The Governor's Office of Economic Development launched its 2-million dollar STEM Media Campaign Thursday at Neil Armstrong Academy in West Valley City. In 2013 legislators approved 8 and a half million dollars to support math readiness and another 1 and a half million to set up the Utah STEM Action Center to build student skills in science, technology, engineering, and math. Executive Director of GOED, Spencer Eccles, says kids need to have these skills whether they are going to be artists or astronauts.
A spokesperson for Salt Lake City School District says Uintah Elementary School made a mistake by taking away the lunches of students who owed money. Now state lawmakers say they want to get to the bottom of it.
District Spokesman Jason Olsen says on Tuesday cafeteria workers at Uintah Elementary School threw away the lunches of about 32 students whose lunch accounts were in the negative. Those students were instead given a partial lunch of fruit and milk.
Utah Fourth Graders are all improving their reading scores, but child advocacy group Voices for Utah Children notes that over the past decade, fourth graders who come from low-income families have not improved as quickly as their peers.
According to a report released Tuesday by the Annie E. Casey Foundation, from 2003 to 2013 the gap between reading scores from low income children and upper income children increased by 22 percent – meaning kids from higher income households are improving at a faster rate.
Governor Gary Herbert has appointed state school board member Tami Pyfer as his new education advisor. The Governor’s spokesman Marty Carpenter says Pyfer brings in a very broad-scoped education experience from administrator to parent volunteer in public and private classrooms.
Marchers young and old prepare to walk in celebration of Martin Luther King Day. They walked south from Westminster College on 1300 East. They then headed into the business district of the area before meeting in the Gore School of Business Auditorium for jazz music and speeches.
A small crowd of about 150 Westminster College students, faculty, and families from the neighborhood celebrated the legacy of Martin Luther King Junior today Monday. They marched through central Sugarhouse. Luciano Marzulli is the director of Diversity Student Affairs and Services at Westminster. He says the legacy of Dr. King should be celebrated because there’s still a lot of work to be done.
Trayvon Martin’s mother Sybrina Fulton spoke at the University of Utah today as part of its Martin Luther King celebration week. Fulton called on all Utahns to stand up against racism and injustice in their communities.
A Republican State lawmaker from Bountiful wants to change the way state school board members in Utah are elected to office, and he hopes to leave politics out of the equation.
Right now, a seven-member committee appointed by the Governor is responsible for vetting state school board candidates. That group sends it’s nominations to the governor who then selects two candidates for each position. House Bill 59, sponsored by State Representative Jim Nielson would get rid of that committee and the governor’s role in process.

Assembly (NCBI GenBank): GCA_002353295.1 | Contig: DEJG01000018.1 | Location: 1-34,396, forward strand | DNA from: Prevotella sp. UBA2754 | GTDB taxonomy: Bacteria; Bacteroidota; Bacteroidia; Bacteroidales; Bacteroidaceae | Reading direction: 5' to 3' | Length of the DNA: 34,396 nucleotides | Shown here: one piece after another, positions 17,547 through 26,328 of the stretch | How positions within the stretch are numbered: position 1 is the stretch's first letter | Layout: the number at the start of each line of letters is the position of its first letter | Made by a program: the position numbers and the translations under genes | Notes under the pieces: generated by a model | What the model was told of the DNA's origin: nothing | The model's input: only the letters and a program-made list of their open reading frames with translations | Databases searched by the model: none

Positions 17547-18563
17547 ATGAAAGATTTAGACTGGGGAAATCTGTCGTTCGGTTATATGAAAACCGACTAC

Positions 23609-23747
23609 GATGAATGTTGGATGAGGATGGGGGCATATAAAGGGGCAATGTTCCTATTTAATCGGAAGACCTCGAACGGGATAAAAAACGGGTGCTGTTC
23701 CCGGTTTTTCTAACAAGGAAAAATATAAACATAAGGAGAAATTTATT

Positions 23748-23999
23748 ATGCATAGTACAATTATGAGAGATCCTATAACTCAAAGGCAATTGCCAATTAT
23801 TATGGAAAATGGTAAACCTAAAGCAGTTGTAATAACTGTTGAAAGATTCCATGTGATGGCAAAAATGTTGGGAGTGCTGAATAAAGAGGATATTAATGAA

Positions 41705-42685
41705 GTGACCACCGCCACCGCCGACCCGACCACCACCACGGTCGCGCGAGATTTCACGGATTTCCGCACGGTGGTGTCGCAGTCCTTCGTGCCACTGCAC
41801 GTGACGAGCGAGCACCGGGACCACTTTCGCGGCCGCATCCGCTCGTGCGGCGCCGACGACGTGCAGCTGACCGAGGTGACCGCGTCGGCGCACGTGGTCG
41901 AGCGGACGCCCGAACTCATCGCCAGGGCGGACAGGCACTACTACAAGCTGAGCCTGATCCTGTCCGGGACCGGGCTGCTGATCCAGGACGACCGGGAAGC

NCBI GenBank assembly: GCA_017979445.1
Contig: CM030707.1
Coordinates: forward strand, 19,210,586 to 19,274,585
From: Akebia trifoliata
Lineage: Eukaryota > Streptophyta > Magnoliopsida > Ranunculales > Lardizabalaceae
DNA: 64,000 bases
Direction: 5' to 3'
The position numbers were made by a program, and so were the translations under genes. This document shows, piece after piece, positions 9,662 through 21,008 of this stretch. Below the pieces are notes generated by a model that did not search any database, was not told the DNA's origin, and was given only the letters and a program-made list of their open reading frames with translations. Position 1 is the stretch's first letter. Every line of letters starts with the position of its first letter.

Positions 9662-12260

The University of Utah kicks off its week-long Martin Luther King Junior celebration Thursday with an appearance by Sybrina Fulton, mother of Trayvon Martin, who was shot and killed in Florida almost two years ago. The U’s theme this year is “Beneath the Hoodie: A Look at Racial Profiling in America”.
Republican State Representative Greg Hughes is sponsoring a bill that would get about 3,000 at risk-kids into preschool. He says Utah will save money by getting kids better-prepared for kindergarten and reading at grade level.
Last year, state lawmakers said “no” to this idea– or at least one that closely resembles Representative Hughes’ proposal.
But Hughes says getting more kids into preschool will shave costs for the state, which shells out an additional $2600 per student for kids who need special education and individual attention.
Yesterday’s fire at Utah State University’s Extension Facility in St. George has resulted in an apparent total loss. Brian Higgenbotham is the Associate Vice President for the extension. He says it’s going to be difficult to put a dollar value on the damage to this center of community education.
“In St. George we actually have, we had I should say, a very nice facility that had conference rooms, and rooms for demonstrations for some of our family consumer science programs, also had large area for our 4H,” he says.
The Utah Educational Savings Plan is expecting to seeing an increase in investments as the year ends. It’s already seen a 10 percent year-to-date jump in investments. UESP is Utah’s official non-profit 529 college savings program. It was set up by the state legislature in 1996. The fund gives tax incentives to anyone wanting to invest in a young person’s higher education. Diane Johnson is the outreach manager for UESP. Johnson says the nationally-recognized fund typically sees a nice jump in investors at year-end.
Attorneys and law enforcement personnel at University of Utah are reacting to recent attacks by so-called cyber-squatters. Thousands of University employees are being targeted by an internet scheme making fraudulent purchase orders with sites that attempt to appear to be representing the U. Valoree Dowell is the interim communications director for the University of Utah. She says right now the purchasing department is busy alerting suppliers to the scam.